The last blog I wrote for the Preparing the Future Professoriate class last semester, “To blog or not to blog after this semester?”, actually comes full circle quite nicely to the readings for this week. The consensus seems to be, at least among the authors of the assigned readings and Godin and Peters, that blogging is awesome. I definitely raised my hand in class last week when Dr. Nelson asked, “who in here hates blogging?”. While I am not a huge fan of blogs, I do see the value in the activity. As I wrote in my previous blog entry on the topic and as the articles describe, a blog is a great place to practice writing, much in the same manner as the journal or diary of yesteryear. I certainly saw improvement in my writing over the course of mandatory blogging last semester. According to Hitchcock, blogs have great potential in academia. Many professors and scientists struggle with connecting their research to non-experts and “normal” people but often also have trouble communicating in general (I call it as I see it). Writing a blog forces authors to think through the information they want to convey in order to present a coherent argument. The benefits of this practice are two-fold: one advantage is the practice in communication, but organizing information into a digestible format also helps the authors better understand and form deeper connections with their own material. One big plus for blogs over old-school journals is the possibility for two-way dialogue with readers, which Rosenberg likens to the telephone, and what can be nearly immediate feedback. Another beauty of the digital blog is the ability to modify, update, and correct posts after publication—a “freedom to fail,” if you will. This freedom should be liberating to academics who normally must conform to rigid formatting guidelines of scholarly journals and get caught up in what reviewers might think.
One potential caveat to the blog hype is that, while blogs are ideally open forums accessible by anyone on the internet, most bloggers will not reach a broad audience but rather a small handful of followers. The readers one is able to attract are generally colleagues (if the blog is in the academic realm) and friends. That is to say, blogs do not necessarily initiate conversations with the uninformed masses and, instead, present an example of confirmation bias: the people that regularly read a particular blog largely do so because they know they will agree with the views presented by the blogger. Not that there is anything wrong with this arrangement. Opportunities for public discussion exist if readers do want to weigh in on a topic, but blogs largely serve the blogger through the action itself of synthesizing information to create a post. Blogging can still be worthwhile, even if no one besides the author ever visits the site. I just wanted to point out that the vision of blogs as an educational tool that invites discussion and collaboration with people around the world is a possibility, but also quite idealistic.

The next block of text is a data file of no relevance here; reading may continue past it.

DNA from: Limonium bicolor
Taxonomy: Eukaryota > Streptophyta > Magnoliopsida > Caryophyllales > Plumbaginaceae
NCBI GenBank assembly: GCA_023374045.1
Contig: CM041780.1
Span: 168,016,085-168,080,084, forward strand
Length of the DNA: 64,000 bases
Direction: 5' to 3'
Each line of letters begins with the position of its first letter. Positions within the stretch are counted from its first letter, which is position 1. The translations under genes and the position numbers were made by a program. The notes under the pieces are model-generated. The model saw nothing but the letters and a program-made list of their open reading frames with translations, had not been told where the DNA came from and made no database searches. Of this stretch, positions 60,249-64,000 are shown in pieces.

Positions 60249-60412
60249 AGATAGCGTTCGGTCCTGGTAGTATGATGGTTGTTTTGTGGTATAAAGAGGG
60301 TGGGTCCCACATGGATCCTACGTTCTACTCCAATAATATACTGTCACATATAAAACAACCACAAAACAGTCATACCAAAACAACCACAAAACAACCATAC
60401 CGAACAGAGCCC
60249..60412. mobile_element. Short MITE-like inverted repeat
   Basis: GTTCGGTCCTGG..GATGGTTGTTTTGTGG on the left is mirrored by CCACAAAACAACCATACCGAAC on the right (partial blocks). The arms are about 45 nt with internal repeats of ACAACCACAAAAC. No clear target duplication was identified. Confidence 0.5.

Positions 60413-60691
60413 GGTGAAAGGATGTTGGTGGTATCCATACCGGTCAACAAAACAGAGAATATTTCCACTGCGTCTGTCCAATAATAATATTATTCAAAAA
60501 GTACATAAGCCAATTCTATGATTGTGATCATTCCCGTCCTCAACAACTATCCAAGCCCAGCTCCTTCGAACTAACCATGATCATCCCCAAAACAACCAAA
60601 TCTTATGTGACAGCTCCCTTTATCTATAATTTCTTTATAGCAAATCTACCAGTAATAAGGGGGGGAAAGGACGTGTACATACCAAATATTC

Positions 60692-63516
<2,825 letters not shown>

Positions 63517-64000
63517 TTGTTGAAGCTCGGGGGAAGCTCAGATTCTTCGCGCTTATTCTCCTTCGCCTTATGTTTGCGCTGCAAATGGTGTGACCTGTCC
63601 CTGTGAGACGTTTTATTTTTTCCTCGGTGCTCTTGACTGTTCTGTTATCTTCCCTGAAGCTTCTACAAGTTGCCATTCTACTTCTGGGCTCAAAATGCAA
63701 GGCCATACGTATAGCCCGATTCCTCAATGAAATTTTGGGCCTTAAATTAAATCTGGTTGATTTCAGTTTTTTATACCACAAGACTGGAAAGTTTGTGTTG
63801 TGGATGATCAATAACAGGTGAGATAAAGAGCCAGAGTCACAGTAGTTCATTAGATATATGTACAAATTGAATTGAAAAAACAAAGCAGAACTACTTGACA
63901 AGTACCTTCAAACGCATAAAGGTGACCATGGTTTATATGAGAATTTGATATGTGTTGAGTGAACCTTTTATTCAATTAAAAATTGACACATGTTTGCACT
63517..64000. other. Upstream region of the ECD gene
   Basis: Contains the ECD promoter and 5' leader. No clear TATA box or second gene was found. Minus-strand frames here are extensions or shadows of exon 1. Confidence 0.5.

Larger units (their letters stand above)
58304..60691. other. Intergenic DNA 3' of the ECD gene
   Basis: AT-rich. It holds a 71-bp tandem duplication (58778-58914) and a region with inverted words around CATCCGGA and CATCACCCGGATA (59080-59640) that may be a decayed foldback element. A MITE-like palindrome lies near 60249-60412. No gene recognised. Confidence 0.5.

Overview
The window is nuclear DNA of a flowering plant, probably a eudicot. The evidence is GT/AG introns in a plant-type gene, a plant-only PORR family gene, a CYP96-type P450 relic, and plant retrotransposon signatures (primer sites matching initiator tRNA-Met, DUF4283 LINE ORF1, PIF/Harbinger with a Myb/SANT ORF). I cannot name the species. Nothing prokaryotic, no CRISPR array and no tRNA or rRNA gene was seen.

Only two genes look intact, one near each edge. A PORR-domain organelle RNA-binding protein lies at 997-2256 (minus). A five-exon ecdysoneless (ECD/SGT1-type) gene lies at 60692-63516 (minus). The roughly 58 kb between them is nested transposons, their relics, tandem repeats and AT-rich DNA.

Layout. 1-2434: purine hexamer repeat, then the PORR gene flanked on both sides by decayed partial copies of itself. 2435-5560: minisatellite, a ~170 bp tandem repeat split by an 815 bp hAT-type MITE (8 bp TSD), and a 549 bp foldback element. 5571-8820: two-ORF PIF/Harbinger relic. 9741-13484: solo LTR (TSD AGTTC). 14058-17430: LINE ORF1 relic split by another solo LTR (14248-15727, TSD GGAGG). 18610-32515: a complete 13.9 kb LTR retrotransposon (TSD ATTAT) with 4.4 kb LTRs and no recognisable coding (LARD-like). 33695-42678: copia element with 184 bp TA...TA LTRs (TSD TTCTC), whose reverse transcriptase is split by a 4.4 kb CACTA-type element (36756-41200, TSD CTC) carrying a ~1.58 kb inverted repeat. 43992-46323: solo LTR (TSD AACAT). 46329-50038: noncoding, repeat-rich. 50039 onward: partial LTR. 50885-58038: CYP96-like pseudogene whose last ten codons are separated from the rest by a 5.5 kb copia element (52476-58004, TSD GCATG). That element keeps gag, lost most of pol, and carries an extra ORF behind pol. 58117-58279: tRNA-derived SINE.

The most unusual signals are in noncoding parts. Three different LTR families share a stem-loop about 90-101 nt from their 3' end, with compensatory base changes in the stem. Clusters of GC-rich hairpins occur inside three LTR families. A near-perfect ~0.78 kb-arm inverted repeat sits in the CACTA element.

The only other hesitation I have regarding blogging is a fear of too much technology. Not to sound like grandpa or a conspiracy theorist. On the contrary, I am very much on the bandwagon that believes technology is the key to solving many problems in the world. However, I do shudder at this new expectation that we should spend an additional hour or two every week hunched over a keyboard in front of a bright screen working on our digital identity, especially when most of us in higher education already spend most of our days doing just that. I feel that there are other approaches to accomplish the blogging goals, such as writing in a journal or setting up regularly scheduled, informal meetings with peers and colleagues to discuss research. Blogs are definitely a streamlined, glitzy alternative to the traditional ways of doing business, but that does not necessarily mean that everyone should feel like they have to blog. If that sort of thing tickles you, then wonderful. But if not, I think that is also fine.